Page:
The members of the Association of Builders and Developers (ABAD) heaved a sigh of relief after the Supreme Court judgement allowed construction of six-storey buildings under the Karachi metropolitan jurisdiction. That though is by no means enough, as it only facilitates 40-45 percent of the builders.
On January 15, 2018, the Supreme Court gave permission to the ABAD members to construct buildings not higher than six floors all over the province. Only the next day, the Defence Housing Authority (DHA) approved plans to build a 13-storey building in DHA Phase-I – China Gold Park Mall and Residency on plot no 133.
According to a source working at the project, since the Supreme Court decision is not applicable on Bahria Town, the DHA and Fazaia Housing schemes, the approval was granted, allowing for booking by the buyers for space to commence.
The project owners also placed a photograph of the DHA NOC on a wall, with the dates of the approval clearly mentioned.
Interpreting it the way they want:
“The judgement of the Supreme Court must be binding on all authorities including Bahria, Fazaia and others working in the jurisdiction of Sindh,” said Hanif Gohar, former chairman of ABAD. “I don’t know too much about the ‘China Gold Park Mall and Residency’ and who gave its permission.”
The judgement clearly mentioned allowing a six-storey building on a commercial piece of land in Karachi, while the builders are interpreting it as half a dozen floors in addition to three floors for parking, two mezzanines and basement and first floor with shops etc.
To the ‘China Gold Park Mall and Residency’, the DHA’s approval contains additional floors in the aforementioned manner. The curious thing is that the Sindh Building Control Authority (SBCA), and Clifton Cantonment Board (CBC) had given the project its seal of approval prior to the Supreme Court judgement. Subsequently, the Supreme Court had embargoed construction of high-rises from May 2017.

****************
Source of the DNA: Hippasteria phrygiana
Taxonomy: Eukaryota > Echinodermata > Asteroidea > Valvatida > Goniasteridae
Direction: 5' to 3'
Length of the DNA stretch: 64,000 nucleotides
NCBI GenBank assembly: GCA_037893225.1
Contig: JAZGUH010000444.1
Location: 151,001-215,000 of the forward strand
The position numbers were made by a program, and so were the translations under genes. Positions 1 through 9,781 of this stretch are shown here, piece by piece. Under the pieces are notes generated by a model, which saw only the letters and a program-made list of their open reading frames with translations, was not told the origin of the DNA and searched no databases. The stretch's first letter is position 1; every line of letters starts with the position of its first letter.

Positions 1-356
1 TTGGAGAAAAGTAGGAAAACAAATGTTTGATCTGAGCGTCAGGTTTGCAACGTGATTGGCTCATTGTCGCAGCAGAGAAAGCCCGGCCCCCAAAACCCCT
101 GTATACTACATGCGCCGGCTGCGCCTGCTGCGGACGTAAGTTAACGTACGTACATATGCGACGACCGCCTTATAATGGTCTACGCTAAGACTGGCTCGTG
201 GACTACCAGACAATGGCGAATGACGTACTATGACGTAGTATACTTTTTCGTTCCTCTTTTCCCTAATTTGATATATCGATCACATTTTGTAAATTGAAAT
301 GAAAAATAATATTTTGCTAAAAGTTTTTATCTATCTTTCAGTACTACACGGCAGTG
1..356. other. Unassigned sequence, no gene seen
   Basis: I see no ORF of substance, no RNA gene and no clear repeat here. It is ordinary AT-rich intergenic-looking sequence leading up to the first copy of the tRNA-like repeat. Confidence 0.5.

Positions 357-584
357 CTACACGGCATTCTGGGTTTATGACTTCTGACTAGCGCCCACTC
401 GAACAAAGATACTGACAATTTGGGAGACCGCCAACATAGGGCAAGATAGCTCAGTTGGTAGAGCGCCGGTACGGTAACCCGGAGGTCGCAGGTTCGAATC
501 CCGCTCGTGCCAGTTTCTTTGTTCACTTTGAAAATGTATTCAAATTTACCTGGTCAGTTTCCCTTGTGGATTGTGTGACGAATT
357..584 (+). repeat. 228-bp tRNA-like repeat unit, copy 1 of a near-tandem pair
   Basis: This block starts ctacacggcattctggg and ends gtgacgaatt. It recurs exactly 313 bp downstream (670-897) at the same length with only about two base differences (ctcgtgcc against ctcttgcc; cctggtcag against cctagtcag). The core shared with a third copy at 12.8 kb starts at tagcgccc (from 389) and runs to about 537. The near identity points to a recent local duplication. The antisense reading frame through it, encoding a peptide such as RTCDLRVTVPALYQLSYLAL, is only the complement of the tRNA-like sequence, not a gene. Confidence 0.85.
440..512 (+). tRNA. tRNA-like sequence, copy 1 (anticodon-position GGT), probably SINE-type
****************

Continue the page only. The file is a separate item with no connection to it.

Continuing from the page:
Having purchased the land at a high price for a number of high-rise buildings, this Supreme Court verdict was a setback to a number of investors in Karachi. According to a rough estimate, only in Karachi the construction on almost 400 plans for high-rise buildings with a total investment said to be in the vicinity of Rs900 billion were then awaiting the SCBA approval.
“We are filing another petition in the Supreme Court’s Karachi registry and will try to get maximum relief in this regard,” said Hanif Gohar. This petition would be heard in April or May, he added.
Top five builders and developers:
In the last decade and a half, the country’s top five developers have captured the luxurious housing sector all over the country. With the DHA in the vanguard in this category, the other top housing societies are: Bahria Town, Royal Residencia, Askari Housing Scheme, and Fazaia Housing Scheme.
Since most of the above housing schemes belong to the armed forces directly or indirectly, and also given their history of good return on investment, investors are easily attract towards these schemes.
In contrast, the projects initiated by builders who fall in the medium or small category, including the members of ABAD, are often beset with delays, causing heartburn to the investors.